“Okay, Mama,” Cara conceded, patting Lovie’s hand.  “We’ll sit out here a little longer. I know you hate to miss a sunset. Would you like a cup of tea?  I’ll make you one,” she replied, not waiting for an answer.
Lovie didn’t want tea just now, but Cara needed something to do.  Though they didn’t say the words often, Lovie knew that Cara expressed her love with action. Cara rose effortlessly from the chair, a move Lovie could hardly recall being able to make.
Cara was strikingly good looking, tall and slender with glossy dark hair she usually wore pulled back in a carefree ponytail.  But tonight was cooler and the humidity low so she let it fall unkempt to her shoulders.  It swayed in rhythm with the few long strides it took her to cross the wooden porch.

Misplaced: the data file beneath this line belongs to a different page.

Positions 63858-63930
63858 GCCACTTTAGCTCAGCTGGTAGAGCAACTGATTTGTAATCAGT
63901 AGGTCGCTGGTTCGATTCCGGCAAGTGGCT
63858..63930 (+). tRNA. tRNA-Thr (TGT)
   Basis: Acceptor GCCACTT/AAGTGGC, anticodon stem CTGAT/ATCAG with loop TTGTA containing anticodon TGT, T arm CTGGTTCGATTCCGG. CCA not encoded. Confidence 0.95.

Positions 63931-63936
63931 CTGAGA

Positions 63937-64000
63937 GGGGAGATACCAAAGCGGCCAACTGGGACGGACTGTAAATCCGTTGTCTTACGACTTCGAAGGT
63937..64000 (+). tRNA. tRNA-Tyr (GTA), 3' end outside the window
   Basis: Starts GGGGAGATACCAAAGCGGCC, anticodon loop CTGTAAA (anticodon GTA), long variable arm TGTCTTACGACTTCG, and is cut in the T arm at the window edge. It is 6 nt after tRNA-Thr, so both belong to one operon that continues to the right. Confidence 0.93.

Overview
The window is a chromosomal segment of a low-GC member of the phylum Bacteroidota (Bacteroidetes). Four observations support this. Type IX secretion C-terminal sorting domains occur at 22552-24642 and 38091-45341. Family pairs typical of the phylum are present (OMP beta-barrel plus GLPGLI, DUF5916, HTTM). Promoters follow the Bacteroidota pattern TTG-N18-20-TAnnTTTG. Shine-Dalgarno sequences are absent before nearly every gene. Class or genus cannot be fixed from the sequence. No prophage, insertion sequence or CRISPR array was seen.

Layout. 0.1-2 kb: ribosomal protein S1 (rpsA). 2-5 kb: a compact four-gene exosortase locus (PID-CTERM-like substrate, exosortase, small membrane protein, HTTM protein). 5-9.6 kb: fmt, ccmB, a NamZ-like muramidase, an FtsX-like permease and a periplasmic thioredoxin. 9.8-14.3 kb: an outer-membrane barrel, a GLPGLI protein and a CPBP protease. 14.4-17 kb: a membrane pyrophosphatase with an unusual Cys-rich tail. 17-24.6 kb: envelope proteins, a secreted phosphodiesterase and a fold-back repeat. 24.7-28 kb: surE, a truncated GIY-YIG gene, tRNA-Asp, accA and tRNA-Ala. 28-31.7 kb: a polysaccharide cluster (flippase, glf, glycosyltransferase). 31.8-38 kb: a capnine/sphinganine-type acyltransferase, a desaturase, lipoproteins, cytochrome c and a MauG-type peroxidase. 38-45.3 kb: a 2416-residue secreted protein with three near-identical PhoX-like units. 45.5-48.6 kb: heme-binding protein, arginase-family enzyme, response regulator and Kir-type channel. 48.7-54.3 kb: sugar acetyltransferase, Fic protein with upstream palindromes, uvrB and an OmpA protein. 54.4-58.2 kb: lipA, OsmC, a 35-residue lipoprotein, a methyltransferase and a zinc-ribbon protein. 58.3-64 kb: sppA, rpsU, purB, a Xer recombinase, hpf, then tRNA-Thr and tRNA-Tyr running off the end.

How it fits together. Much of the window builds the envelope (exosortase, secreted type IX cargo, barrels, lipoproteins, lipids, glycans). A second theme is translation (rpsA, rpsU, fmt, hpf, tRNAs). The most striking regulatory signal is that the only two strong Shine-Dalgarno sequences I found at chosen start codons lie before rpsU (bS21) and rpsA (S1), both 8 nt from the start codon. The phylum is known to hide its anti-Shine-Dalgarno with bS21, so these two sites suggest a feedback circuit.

Her gaze swept across the porch of her beloved beach house that was showing signs of age. Time… it passed so quickly!  Where did all the years go?  How many summers had this dear house survived? How many hurricanes?  Two white wooden rocking chairs sat side by side where mother and daughter sat most nights to enjoy the lowcountry sunset.  The recent hurricane had destroyed her pergola, and the new screens Cara had just installed hung in tattered shreds, waving uselessly in the offshore breezes. She heard the teasing hum of a mosquito in her ear.